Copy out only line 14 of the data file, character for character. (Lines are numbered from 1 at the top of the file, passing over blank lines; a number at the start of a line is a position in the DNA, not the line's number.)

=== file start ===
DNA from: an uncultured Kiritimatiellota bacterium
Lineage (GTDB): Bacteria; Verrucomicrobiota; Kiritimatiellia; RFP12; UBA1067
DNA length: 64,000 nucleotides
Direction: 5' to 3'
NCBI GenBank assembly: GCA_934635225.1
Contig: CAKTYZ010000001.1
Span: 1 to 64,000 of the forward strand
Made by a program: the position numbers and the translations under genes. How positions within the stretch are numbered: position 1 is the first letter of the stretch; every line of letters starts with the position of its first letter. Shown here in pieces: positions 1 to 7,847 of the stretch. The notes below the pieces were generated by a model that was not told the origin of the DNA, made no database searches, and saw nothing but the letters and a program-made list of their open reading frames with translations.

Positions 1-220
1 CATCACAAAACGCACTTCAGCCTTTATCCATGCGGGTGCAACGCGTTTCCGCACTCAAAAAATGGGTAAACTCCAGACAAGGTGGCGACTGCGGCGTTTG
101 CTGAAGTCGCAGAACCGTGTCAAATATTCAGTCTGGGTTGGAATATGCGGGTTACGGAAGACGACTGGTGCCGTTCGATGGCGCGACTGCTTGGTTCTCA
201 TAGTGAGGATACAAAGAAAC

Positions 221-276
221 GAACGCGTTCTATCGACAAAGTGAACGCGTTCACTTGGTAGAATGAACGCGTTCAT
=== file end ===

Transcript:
221 GAACGCGTTCTATCGACAAAGTGAACGCGTTCACTTGGTAGAATGAACGCGTTCAT